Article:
Reconnecting with His Past: Jonah Zuckerman of City Joinery
It's very easy for most of us to get distracted away from our true passion ? woodworking ? but Jonah Zuckerman had the sense to go back and reconnect with what he does best. He did a stint as an architect a few years back, but it didn't give him what he wanted out of a career. So now he has a four-person shop and runs a furniture-making company called City Joinery
in Brooklyn, New York.
While architecture taught him a lot and you can see the influences in his furniture, Jonah confesses that "I didn't enjoy sitting still." His true love was design and building things, and architecture didn't let him do that fast enough. In architecture, he says, "you get so many ideas that you get so excited about, and then, one after another after another after another, they get shot down by the complexities of the process." With furniture making, on the other hand, Jonah could design and build something fairly quickly and get immediate satisfaction. Like many of us, the frustration of his job pushed him into the shop to do some woodworking. After a couple of commissions from friends, he decided to quit his day job and take up furniture making. It didn't take long before it became a full time career.
One of the lessons he took with him from studying and working as an architect was the beauty of simplicity and aesthetics of the connection between the different materials in a building. Likewise, his furniture is both simple and provides a lot to look at. "I try to draw a kind of beauty out of the connections between surfaces, planes, edges, different woods and joints in subtle ways," says Jonah.
One connection Jonah incorporates into his furniture is using both metal and wood together. He uses stainless steel and aluminum in many of his "catalog" pieces, and the metal acts as a spline to join boards in a unique way he finds aesthetically pleasing (it's easier to see than to explain, so check out the picture above). It's a metal fastener, but not in the way you might traditionally think about it.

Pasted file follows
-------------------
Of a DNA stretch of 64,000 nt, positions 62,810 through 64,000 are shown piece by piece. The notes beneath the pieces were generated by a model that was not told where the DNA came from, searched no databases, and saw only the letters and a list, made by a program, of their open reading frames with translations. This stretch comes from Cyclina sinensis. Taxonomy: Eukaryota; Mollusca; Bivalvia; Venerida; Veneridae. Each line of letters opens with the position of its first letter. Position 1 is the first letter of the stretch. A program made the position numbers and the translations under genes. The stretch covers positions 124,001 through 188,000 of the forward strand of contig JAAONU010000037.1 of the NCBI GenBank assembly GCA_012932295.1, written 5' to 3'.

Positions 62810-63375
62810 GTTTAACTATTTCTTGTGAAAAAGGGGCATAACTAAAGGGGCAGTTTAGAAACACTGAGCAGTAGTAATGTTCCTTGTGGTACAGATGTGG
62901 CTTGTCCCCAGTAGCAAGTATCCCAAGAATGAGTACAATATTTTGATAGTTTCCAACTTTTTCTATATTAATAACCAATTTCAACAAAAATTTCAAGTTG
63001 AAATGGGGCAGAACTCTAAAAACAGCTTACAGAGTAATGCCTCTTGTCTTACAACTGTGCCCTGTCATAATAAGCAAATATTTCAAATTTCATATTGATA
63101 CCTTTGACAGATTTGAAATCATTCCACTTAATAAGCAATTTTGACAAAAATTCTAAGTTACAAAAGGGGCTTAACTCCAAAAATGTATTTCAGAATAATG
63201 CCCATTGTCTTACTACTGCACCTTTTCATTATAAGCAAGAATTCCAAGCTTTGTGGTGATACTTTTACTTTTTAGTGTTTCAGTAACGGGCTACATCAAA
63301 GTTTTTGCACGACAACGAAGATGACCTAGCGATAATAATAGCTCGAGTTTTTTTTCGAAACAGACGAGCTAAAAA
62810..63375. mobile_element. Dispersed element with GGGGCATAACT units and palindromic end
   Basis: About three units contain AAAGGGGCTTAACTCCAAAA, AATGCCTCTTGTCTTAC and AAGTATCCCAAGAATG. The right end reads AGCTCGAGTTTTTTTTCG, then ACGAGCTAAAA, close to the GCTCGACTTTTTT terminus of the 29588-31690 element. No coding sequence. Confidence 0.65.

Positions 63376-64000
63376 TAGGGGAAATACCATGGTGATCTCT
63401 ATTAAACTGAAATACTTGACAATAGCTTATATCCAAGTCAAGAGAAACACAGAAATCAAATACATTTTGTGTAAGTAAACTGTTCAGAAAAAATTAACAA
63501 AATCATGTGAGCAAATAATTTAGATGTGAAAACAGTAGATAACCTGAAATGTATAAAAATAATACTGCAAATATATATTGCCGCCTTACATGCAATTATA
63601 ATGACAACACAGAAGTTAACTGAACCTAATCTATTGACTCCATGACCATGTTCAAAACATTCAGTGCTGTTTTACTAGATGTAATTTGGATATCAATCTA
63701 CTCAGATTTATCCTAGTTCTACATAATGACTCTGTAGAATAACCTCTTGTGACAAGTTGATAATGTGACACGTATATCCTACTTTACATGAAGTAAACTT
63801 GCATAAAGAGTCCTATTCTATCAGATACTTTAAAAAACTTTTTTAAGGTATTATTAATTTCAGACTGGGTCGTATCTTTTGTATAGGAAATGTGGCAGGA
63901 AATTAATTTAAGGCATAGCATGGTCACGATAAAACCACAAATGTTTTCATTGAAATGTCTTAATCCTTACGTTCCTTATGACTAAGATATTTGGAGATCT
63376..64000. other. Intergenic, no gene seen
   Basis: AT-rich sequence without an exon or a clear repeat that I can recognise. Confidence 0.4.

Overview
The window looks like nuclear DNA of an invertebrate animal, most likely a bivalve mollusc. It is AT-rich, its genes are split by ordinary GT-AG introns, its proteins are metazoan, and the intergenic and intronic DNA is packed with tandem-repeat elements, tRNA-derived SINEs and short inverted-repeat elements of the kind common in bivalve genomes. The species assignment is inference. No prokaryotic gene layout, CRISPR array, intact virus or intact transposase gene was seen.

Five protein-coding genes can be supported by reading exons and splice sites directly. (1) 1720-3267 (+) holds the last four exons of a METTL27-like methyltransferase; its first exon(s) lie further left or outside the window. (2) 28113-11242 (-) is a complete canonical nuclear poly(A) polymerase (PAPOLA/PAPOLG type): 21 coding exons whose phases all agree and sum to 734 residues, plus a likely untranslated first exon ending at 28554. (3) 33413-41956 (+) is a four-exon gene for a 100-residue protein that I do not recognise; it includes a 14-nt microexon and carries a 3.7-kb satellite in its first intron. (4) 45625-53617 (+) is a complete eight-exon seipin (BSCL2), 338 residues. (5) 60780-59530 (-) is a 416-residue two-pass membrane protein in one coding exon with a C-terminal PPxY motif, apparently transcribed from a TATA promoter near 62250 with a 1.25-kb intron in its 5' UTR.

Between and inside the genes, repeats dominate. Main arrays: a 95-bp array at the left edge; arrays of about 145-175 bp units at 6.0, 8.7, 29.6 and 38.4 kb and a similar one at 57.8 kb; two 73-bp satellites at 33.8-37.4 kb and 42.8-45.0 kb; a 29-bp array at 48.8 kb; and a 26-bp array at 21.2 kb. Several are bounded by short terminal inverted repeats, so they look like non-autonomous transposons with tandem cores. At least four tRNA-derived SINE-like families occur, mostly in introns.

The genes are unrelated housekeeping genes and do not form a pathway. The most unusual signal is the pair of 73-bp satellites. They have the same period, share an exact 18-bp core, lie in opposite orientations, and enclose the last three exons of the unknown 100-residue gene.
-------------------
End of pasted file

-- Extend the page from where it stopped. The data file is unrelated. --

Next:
He prefers aluminum to steel because he can do a lot of the cutting and shaping of aluminum pieces with the band saw, table saw and sanders in his shop. Otherwise, he needs help from a couple of local machinists for some of his designs.
Finally, his tenure as an architect has also helped him build his business. He can, for example, speak to other architects who commission work from him in their own language.
Running a Small Business on the Sly
Jonah started woodworking under the tutelage of his grandfather. He would hang out in the shop and watch and learn. Later, a friend's father was an amateur carpenter, and the kids learned how to use all the usual tools before they hit high school. Jonah did some theater construction in both high school and college, but it was in college that he discovered he could really make some money at this.
It started with a professor who wanted him to build some bookcases and cabinets. That led to requests from other professors, and friends of professors. He admits that he was essentially running a small business out of the woodworking shop owned by the art department at the college.
After college, Jonah went to work for a small furniture factory in Vermont called T. Copeland. There he learned a lot about high-volume furniture manufacturing that would stand him in good stead when he owned his own business. Specifically, Jonah says, he learned about work flow and keeping people busy. He also learned about how to make some of the more monotonous work less so, thereby helping employees to do their best work consistently.
Working in a big woodworking factory also helped him get the confidence he needed to take on bigger commissions. For example, his company took on projects that involved building 100 chairs for a school and four huge conference tables for a corporation. In one project, he and his team went through about 6,000 board/feet of cherry in one month. "During times like that, I was able to attack those projects and do OK with them because I had had that experience working in that high-volume shop," says Jonah.
This article originally appeared in the Woodworker's Journal eZine.
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